Can the SCO be Turkey’s alternative to the West? | News of Recep Tayyip Erdogan

Turkish President Recep Tayyip Erdogan has expressed his NATO member country’s intention to become a member of the Shanghai Cooperation Organization (SCO), suggesting that Ankara is seeking alternatives to its problematic ties with the West.

Erdogan, who made the remarks after attending last week’s SCO summit in Uzbekistan, was also quoted as saying by Turkish media that the 2023 SCO meeting in India will be a place to discuss further. from this perspective.

China, Kazakhstan, Kyrgyzstan, Russia, Tajikistan, Pakistan, India and Uzbekistan are full members of the political, economic and security organization.

Afghanistan, Belarus, Iran and Mongolia are SCO observer countries, while Armenia, Azerbaijan, Cambodia, Nepal, Sri Lanka and Turkey are SCO dialogue partners. block.

“Our ties with these countries will be moved to a much different position,” Erdogan told reporters on Saturday.

When asked by reporters if he meant that Turkey would seek membership in the organization, the president replied, “Of course, that’s the goal.”

The SCO is not seen as an alternative to NATO, a military alliance vested with collective defense responsibilities under Article 5 of its founding treaty, which regards an armed attack against one or more members as “an attack on all”.

Mensur Akgun, a professor of international relations, told Al Jazeera that the SCO is a hybrid bloc that seeks to prevent a vacuum in Central and South Asia through cooperation.

“It aims to increase dialogue and cooperation, to solve problems between its members when needed and to stand in solidarity with each other against interventions in the region by outside powers,” he said, adding that the SCO is closer to the model of the European Union than to NATO.

“An organization that has great rivals India and Pakistan under its umbrella would not be able to have automatic military interdependence like NATO,” Akgun said.

Akgun also said growing political and economic ties between Turkey and Russia in recent years have contributed to Erdogan’s remarks on SCO membership, especially given Turkey’s often strained relations with the powers that be. Western.

Turkey purchased the Russian S-400 defense systems, which resulted in US sanctions in addition to Turkey’s withdrawal from a US-led program developing F-35 fighter jets. Russia is also building Turkey’s first nuclear power plant and the two countries signed an economic cooperation agreement in August.

Even though Turkey and Russia have backed opposing sides in the war in Syria, the two countries have largely coordinated closely during the conflict.

The Turkish government also took a balanced stance on Moscow’s invasion of Ukraine in February. He has supplied Ukraine with weapons, including drones, but he has not imposed sanctions on Russia and has criticized what he calls Western policies “based on provocation” towards Moscow.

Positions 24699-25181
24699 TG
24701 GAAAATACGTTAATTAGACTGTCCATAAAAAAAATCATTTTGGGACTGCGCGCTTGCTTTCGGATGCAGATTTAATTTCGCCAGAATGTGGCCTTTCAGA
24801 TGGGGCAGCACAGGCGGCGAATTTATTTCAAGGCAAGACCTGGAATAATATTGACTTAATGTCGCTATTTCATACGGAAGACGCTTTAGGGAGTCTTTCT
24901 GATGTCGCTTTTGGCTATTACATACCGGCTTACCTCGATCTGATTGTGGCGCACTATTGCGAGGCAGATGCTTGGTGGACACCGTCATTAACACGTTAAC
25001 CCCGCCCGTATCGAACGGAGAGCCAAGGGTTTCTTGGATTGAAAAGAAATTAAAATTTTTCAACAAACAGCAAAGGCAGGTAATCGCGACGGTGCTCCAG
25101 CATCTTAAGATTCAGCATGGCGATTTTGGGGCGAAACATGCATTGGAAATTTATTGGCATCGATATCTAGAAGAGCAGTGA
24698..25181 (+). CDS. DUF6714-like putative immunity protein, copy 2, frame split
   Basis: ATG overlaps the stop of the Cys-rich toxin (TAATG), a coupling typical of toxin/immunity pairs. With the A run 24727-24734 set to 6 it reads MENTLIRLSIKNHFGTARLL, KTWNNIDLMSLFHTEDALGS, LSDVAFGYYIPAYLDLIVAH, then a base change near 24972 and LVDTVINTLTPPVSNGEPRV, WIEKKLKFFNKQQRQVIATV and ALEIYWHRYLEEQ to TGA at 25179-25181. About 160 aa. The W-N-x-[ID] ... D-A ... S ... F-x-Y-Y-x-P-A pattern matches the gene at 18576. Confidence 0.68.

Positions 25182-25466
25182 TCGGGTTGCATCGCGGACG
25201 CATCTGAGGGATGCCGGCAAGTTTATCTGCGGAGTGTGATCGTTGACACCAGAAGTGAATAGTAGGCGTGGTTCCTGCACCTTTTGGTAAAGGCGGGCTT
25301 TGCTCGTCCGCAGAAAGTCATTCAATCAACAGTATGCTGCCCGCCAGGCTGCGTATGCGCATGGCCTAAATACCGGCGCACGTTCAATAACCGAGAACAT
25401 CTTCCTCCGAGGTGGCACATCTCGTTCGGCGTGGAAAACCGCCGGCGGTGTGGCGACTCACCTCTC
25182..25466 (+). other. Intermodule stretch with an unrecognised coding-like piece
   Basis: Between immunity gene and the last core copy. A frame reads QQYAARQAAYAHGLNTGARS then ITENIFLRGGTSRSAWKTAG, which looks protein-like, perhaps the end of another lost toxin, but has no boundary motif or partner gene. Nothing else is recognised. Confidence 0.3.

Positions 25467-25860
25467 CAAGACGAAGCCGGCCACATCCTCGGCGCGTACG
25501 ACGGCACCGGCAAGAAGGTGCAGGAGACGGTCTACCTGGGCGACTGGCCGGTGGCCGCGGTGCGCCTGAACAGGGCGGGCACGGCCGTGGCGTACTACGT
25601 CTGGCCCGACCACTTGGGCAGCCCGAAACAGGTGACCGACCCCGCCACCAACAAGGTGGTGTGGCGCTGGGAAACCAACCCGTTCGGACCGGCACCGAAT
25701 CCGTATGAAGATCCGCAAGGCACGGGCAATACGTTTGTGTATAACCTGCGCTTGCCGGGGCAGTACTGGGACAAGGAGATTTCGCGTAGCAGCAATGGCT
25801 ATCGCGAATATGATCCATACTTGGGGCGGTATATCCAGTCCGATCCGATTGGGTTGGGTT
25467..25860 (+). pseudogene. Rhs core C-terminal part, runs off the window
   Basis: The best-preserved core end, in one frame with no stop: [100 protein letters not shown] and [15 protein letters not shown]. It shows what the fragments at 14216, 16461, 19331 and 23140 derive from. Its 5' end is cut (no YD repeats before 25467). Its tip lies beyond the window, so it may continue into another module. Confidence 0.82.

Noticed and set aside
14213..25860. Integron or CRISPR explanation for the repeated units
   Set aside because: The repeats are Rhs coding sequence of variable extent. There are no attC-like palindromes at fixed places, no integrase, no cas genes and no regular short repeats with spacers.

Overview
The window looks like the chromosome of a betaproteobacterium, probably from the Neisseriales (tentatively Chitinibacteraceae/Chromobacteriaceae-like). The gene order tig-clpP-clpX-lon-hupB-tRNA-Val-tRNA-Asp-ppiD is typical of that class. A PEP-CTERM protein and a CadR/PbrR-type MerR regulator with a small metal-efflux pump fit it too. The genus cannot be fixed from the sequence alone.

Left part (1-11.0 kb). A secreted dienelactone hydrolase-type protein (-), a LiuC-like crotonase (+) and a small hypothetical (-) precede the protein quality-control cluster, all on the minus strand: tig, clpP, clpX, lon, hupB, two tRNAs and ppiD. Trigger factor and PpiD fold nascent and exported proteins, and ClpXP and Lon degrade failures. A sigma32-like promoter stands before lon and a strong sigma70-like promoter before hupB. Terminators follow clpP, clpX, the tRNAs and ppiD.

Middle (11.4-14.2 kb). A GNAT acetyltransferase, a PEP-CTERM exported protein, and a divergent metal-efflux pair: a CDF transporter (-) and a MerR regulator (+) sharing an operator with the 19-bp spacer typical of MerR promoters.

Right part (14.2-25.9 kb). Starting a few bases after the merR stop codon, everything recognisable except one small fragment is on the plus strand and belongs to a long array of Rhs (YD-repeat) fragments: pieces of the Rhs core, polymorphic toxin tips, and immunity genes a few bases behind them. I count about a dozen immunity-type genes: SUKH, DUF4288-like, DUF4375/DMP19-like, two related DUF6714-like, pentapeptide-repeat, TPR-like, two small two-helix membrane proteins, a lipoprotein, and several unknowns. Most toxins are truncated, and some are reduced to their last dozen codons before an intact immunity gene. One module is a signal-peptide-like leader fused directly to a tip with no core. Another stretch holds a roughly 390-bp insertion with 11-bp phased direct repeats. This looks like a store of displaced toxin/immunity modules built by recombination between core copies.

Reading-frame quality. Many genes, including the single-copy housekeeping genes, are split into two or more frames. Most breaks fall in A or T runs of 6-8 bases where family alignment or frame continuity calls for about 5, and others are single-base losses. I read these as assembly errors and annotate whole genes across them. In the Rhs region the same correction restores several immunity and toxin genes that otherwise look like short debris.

Ankara has tried to mediate between Russia and Ukraine since the start of the conflict and helped broker a deal in July for Ukrainian grain ships to sail to overseas markets.

Tense ties with the West

Galip Dalay, a nonresident senior fellow at the Global Affairs Council for the Middle East, said Erdogan’s remarks about joining the SCO stemmed from Ankara’s tensions with the West.

“Whenever there is discontent with the West – especially with the United States [over] the perception that Turkey is being treated unfairly – the idea of ​​alternatives came up,” he told Al Jazeera.

“And because of that, Ankara currently believes that Turkey’s interests are best served by a balance between different centers of power – that is, China, Russia and the West,” Dalay said.

Ankara has also been at odds with the US and some EU member states over its support for Syrian Kurdish fighters who have allied with the West in the fight against ISIL (ISIS) in the torn country. by war.

Turkey sees the Syrian Kurdish People’s Protection Units (YPG), the main part of the anti-ISIL alliance, as an extension of the outlawed Kurdistan Workers’ Party (PKK), which has been fighting the Turkish state for decades. decades.

Erdogan threatened to block Sweden’s and Finland’s NATO bids over what he said was support for those groups, but lifted his opposition after a meeting with US President Joe Biden in June.

Following the move, Biden voiced support for sales of F-16 jets to Turkey — warplanes currently in use and inferior to the F-35s in development. However, he needs US Congressional approval for the move.

In July, the United States House of Representatives approved an amendment creating a new obstacle to Biden’s plan to sell F-16s to Turkey, imposing strict conditions on any sale.

Erdogan said last week that his government could consider other options if the United States was unable to fulfill its promise to provide the jets.

Recently, the escalation of tensions in the Mediterranean Sea between NATO members Turkey and Greece has also prompted the EU and the United States to condemn Turkey.

Ankara and Athens are at odds over a range of issues such as overflights, the status of islands between the two countries, maritime borders and hydrocarbon resources.

However, Akgun believes Turkey is unlikely to become a member of the SCO for several reasons, given the structure and objectives of the bloc.

“Turkey’s membership in the SCO does not seem possible as a NATO member and EU candidate, but also because it is currently geographically and politically irrelevant to the existence goals of the SCO,” Akgun said.

About William Ferguson

Check Also

Will Russia and Turkey’s proxy wars spiral out of control?

The history of the Ottomans and the Russians is ancient. The long list of conflicts …